The most pleasant seasons are Spring, although changeable and often rainy, and Autumn, which is generally sunny and dry. The city averages 4.2 °C (39.6 °F) in January and 27.9 °C (82.2 °F) in July, for an annual mean of 16.1 °C (61.0 °F). Shanghai experiences on average 1,878 hours of sunshine per year, with the hottest temperature ever recorded at 40.6 °C (105 °F) on 26 July 2013, and the lowest at −12.1 °C (10 °F) on 19 January 1893.
Shanghai is susceptible to typhoons in summer and the beginning of autumn, none of which in recent years has caused considerable damage. The City's average elevation is 4 meters (13 feet) above sea level. Lower lying areas are vulnerable to flooding during prolonged regional rains, typhoons, tropical storms and storm surges. Severe flooding may close roads and halt all transportation.
Life in Shanghai
Jin Mao Tower and
Shanghai World Financial Center On the ground, especially in the city center, Shanghai is a intense, sensory place with little space. Sidewalks and markets are filled with vendors selling all kinds of things; the aroma of seafood, snacks and cakes being deep fried in oil permeates the air; almost everywhere you look there are huge crowds. In the backstreets many people live, crowded with several families in 100-year-old shikumen designed for a single family. Since there often isn't enough buildings to house everyone and their businesses people treat the streets as their living rooms and sidewalks as commercial space.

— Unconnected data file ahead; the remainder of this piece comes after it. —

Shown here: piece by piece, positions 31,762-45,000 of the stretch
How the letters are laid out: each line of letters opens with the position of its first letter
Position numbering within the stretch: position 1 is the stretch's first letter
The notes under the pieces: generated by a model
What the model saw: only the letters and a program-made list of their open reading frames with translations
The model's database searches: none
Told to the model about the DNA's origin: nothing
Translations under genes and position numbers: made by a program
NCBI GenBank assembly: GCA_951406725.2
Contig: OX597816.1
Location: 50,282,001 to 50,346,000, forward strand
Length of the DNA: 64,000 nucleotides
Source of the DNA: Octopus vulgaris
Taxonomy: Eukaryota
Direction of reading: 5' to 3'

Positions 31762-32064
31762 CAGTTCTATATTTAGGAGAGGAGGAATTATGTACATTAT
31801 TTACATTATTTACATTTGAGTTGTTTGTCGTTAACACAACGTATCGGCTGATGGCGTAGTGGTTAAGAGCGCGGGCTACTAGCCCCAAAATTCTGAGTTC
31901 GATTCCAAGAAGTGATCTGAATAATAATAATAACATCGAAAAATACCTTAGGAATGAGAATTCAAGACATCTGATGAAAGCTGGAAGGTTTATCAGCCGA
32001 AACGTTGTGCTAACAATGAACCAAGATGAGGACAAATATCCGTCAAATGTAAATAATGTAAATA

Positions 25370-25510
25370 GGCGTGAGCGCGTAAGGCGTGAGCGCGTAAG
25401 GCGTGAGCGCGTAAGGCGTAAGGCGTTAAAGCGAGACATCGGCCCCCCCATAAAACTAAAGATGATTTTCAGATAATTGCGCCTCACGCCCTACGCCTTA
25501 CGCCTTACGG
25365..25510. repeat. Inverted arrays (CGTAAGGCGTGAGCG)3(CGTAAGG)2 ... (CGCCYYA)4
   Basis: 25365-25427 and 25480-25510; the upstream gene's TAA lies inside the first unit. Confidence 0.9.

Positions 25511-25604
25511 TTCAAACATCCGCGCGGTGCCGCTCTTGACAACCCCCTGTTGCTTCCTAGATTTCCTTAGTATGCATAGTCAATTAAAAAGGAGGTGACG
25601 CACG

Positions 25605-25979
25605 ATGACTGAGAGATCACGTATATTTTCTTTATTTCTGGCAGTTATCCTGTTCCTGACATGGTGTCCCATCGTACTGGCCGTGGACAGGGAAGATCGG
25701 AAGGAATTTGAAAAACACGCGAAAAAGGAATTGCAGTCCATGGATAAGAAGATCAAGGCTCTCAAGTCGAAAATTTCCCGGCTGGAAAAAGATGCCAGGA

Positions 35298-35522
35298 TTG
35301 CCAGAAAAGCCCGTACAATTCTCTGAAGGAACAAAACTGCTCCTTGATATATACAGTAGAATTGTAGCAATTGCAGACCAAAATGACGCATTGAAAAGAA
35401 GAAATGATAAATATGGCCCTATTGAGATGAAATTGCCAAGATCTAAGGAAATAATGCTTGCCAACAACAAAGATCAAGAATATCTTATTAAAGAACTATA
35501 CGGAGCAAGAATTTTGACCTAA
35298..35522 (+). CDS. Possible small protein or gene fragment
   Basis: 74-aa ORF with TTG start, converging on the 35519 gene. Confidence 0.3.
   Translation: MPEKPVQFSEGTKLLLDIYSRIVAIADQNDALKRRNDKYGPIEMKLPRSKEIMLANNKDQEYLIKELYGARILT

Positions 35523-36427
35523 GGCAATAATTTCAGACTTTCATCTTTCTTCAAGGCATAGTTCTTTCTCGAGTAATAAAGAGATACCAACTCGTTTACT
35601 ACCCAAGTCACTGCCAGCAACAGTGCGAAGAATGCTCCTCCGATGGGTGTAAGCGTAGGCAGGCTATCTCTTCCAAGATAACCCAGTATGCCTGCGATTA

Shanghai is regarded as more livable and less ugly than Beijing. The pollution isn’t quite so bad and the development hasn’t been quite so reckless. There are lots of trees and enough water and an effort has been made funnel people on to subways rather than cars. Critics claim Shanghai is on the road to becoming like Singapore and lacks the intellectual and cultural vibrancy of Beijing.
Some people really don’t like Shanghai. The actor Ralph Fienes told the Times of London. “I thought it was a place gone mad with retail commerce, with everyone working their asses off to sell, sell, sell. I thought Shanghai has an exciting energy initially. After a while it gets to you, and I found it a bit oppressive, all that manic craziness to build the modern world ad nauseam.”